Vista, Longhorn Server: Working better together

Compared to previous versions of Windows, Vista and Longhorn Server work better together

Longhorn Server and Vista are of the same ilk. Over 70 percent of the code in the two products is shared; in fact, Vista and Server were being developed together for much of the Vista development cycle.

Teams that work on one product work on the other. Vista security updates, if needed, are so simple that the development team can simply drop them into code so that Longhorn Server will immediately benefit and launch securely when it's released.

The two operating systems are, if ever there were such a thing, brother and sister. They were designed to work together. In fact, Windows Vista Service Pack 1 will ship at the same time that Longhorn Server -- whatever its name may be at that time -- is released to the general public, to make the tandem experience even better.

Among other methods, here are some of the most important ways in which Windows Vista and Longhorn Server work better, both together and as compared to previous versions of Windows:

Windows Deployment Services (WDS) is a much-needed improvement to the standard Remote Installation Services. WDS supports a disk image-based rollout of Windows, rather than flat file copying like RIS. The result is that deployments are completed faster, images are easy to edit (just mount them and add files as necessary), and hardware changes and support is easier, since the disk image WDS rolls out by default is generic enough to essentially run on any hardware.

No more bashing your head against the screen trying to integrate drivers into a RIS setup -- that painful experience doesn't exist anymore with WDS.

Network Access Protection (NAP) is of course integrated quite deeply into both products. NAP is the feature that allows you to quarantine machines, preventing their access to the network, if their current security settings don't measure up to a baseline that you, as the administrator, can define.

NAP was designed originally for Vista and Longhorn Server, and while an add-on is being developed for Windows XP, its functionality will be more limited, and the client won't be as manageable as the one built in to Vista.

Windows Vista and Longhorn Server will use a single model for updates. Both Vista and Longhorn Server updates will use the same "core," which makes applying updates a lot simpler and significantly more reliable. As it stands, differing cores on the client and server systems sometimes present troubles, but a patch on Vista will be of the same model as a patch for Server.

The two operating systems together offer centralized monitoring and reporting. Via an event-forwarding methodology, Windows Vista clients can be configured to send all, or some subset of, events occurring on the machine to a central log store on either another Vista machine or a Longhorn Server machine. This allows administrators to see a central view of events and helps them to see trends in problems or information across a variety of different systems.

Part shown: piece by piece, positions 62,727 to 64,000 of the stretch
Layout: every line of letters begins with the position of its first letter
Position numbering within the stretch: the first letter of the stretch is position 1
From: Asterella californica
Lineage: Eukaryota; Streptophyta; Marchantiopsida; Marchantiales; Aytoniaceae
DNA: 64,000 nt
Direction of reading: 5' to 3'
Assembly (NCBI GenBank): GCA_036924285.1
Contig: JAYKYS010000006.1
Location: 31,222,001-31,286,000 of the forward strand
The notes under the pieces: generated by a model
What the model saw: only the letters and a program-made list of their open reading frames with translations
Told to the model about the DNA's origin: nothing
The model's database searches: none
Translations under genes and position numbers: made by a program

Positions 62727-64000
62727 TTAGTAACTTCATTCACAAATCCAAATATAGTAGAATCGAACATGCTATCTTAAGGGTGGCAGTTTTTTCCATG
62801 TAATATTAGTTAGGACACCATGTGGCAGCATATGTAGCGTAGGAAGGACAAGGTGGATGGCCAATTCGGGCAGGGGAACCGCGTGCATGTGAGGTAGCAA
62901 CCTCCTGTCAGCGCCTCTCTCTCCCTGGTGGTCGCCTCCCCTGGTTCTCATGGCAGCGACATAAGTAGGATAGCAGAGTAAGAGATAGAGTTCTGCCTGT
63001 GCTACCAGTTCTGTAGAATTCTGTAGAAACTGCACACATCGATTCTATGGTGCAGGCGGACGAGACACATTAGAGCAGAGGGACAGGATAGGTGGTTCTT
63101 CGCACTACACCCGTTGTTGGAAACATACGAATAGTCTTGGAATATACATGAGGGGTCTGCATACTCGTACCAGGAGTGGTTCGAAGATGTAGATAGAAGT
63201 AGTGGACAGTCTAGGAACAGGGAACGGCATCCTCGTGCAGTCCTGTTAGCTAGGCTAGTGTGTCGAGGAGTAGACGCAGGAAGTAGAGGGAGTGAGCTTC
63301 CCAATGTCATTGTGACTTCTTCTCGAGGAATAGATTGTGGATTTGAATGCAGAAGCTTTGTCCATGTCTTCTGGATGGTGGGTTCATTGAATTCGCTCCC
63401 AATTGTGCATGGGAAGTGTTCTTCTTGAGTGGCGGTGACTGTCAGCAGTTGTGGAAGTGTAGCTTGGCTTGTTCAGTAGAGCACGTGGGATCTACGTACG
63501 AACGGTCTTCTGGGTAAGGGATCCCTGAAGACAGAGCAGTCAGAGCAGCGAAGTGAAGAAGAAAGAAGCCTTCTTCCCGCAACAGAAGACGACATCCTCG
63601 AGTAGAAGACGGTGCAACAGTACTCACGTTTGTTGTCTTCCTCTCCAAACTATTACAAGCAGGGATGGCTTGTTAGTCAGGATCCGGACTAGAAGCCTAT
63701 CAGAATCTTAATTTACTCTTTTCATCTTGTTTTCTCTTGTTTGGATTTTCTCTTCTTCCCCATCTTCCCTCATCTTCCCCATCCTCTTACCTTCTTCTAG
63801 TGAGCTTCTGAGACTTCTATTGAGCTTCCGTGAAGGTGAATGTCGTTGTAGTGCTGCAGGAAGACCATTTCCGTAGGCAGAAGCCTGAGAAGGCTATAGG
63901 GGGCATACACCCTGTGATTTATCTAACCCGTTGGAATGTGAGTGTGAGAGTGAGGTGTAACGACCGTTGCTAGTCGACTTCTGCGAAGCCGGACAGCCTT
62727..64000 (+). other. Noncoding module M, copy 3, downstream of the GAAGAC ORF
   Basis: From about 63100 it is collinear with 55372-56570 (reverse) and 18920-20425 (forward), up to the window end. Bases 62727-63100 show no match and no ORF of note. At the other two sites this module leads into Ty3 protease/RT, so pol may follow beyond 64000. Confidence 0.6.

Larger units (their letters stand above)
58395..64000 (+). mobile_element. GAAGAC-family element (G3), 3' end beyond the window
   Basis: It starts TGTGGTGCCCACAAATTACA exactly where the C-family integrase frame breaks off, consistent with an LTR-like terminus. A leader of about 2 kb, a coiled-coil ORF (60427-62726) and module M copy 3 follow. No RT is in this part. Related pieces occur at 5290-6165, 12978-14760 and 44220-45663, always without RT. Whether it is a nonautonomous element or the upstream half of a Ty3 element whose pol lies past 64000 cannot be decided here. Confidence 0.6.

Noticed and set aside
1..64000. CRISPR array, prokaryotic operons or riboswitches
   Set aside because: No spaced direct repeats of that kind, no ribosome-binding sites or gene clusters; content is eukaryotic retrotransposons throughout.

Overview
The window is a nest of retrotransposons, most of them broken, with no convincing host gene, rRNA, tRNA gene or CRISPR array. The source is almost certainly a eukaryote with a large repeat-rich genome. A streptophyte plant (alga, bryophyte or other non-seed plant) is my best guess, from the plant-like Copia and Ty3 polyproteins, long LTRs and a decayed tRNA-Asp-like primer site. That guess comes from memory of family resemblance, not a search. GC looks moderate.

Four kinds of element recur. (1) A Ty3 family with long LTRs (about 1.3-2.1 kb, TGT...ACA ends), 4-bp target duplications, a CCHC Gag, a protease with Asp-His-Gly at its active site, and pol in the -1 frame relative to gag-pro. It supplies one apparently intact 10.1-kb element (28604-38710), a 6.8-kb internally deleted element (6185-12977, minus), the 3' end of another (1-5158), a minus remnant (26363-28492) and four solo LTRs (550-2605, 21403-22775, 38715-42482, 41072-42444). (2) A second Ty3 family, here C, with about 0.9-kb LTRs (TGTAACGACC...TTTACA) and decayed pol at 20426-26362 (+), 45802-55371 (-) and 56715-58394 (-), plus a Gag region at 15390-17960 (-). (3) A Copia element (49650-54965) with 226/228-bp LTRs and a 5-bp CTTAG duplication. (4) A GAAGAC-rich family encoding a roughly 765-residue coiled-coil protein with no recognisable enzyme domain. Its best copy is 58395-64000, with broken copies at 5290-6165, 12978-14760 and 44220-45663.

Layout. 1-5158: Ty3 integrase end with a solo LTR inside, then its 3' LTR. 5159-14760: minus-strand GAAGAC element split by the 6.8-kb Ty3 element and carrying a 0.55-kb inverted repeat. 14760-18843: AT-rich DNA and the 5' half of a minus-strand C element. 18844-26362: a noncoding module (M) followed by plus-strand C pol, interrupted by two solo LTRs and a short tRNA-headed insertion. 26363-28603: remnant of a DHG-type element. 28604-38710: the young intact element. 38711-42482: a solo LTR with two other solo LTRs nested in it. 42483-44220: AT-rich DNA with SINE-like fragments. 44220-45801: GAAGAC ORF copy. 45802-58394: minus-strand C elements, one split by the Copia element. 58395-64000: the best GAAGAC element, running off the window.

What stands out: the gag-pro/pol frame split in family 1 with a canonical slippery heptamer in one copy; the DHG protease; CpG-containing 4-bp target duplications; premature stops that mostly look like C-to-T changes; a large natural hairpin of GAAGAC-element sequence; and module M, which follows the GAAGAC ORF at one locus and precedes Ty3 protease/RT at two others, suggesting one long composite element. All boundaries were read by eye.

Client-side caching is greatly improved. If you've been using the Offline Files and Folders feature of Windows 2000, XP and Server 2003, you know that the facility is convenient but not exactly seamless -- you generally have to initiate a synchronization yourself, sometimes writes and reads are slow and so on.

The caching technology in Vista, when paired with Longhorn Server, is improved such that all of these synchronization activities occur in the background. Delta-transmissions mean that only changed data is transmitted, even down to words in a file.

Directories that are available online, but not offline, are enumerated to the client even when offline -- they don't just disappear as they do in current versions of Windows. The client-side cache is encrypted to protect its contents, and the cache is scriptable via a set of APIs, documentation for which will be available by Longhorn Server release time.

Longhorn Server includes better Quality of Service (QoS) support. With QoS, you can ensure the right traffic is prioritized over less important or minimally relevant traffic. QoS is now supported in Group Policy, so you can roll out a consistent set of QoS prioritizations over the network using tools with which you're already familiar.

For search fanatics, indexing and search is much improved. New indexing technology allows for better and more transparency when searching for items either locally or items stored on a file share over the network

Users have a better experience working with Terminal Services on Vista clients. Terminal Services improvements include remote access to an internally-hosted application or resource through a web gateway, making it absolutely simple for users to get the right application every time without navigating in a TS session.

Also, you get seamless support for running Terminal Services-hosted applications without the TS client, so the application looks as if it's running entirely on the local machine. It's much less confusing for users, and the operating system interface gets out of the way and lets the user concentrate on his work.

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